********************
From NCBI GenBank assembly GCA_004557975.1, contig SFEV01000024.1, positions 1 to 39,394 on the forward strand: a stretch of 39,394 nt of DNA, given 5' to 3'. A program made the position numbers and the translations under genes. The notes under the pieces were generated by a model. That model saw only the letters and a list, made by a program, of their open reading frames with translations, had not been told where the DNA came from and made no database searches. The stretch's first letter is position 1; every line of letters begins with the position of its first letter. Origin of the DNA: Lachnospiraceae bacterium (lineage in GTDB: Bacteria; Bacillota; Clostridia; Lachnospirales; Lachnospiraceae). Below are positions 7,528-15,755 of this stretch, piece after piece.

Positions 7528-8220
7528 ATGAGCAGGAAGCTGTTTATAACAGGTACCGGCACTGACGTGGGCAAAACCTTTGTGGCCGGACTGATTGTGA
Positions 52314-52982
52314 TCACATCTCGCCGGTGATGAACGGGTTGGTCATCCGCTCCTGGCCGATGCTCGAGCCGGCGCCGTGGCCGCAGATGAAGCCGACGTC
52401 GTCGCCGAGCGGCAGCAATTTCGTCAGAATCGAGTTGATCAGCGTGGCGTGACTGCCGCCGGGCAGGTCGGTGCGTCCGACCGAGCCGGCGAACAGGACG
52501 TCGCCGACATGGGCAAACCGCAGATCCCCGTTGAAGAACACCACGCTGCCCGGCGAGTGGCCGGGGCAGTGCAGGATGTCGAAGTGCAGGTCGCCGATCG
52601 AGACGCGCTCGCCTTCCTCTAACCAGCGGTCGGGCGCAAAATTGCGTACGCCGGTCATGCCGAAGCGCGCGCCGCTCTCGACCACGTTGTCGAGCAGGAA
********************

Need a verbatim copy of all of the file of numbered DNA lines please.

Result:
From NCBI GenBank assembly GCA_004557975.1, contig SFEV01000024.1, positions 1 to 39,394 on the forward strand: a stretch of 39,394 nt of DNA, given 5' to 3'. A program made the position numbers and the translations under genes. The notes under the pieces were generated by a model. That model saw only the letters and a list, made by a program, of their open reading frames with translations, had not been told where the DNA came from and made no database searches. The stretch's first letter is position 1; every line of letters begins with the position of its first letter. Origin of the DNA: Lachnospiraceae bacterium (lineage in GTDB: Bacteria; Bacillota; Clostridia; Lachnospirales; Lachnospiraceae). Below are positions 7,528-15,755 of this stretch, piece after piece.

Positions 7528-8220
7528 ATGAGCAGGAAGCTGTTTATAACAGGTACCGGCACTGACGTGGGCAAAACCTTTGTGGCCGGACTGATTGTGA
Positions 52314-52982
52314 TCACATCTCGCCGGTGATGAACGGGTTGGTCATCCGCTCCTGGCCGATGCTCGAGCCGGCGCCGTGGCCGCAGATGAAGCCGACGTC
52401 GTCGCCGAGCGGCAGCAATTTCGTCAGAATCGAGTTGATCAGCGTGGCGTGACTGCCGCCGGGCAGGTCGGTGCGTCCGACCGAGCCGGCGAACAGGACG
52501 TCGCCGACATGGGCAAACCGCAGATCCCCGTTGAAGAACACCACGCTGCCCGGCGAGTGGCCGGGGCAGTGCAGGATGTCGAAGTGCAGGTCGCCGATCG
52601 AGACGCGCTCGCCTTCCTCTAACCAGCGGTCGGGCGCAAAATTGCGTACGCCGGTCATGCCGAAGCGCGCGCCGCTCTCGACCACGTTGTCGAGCAGGAA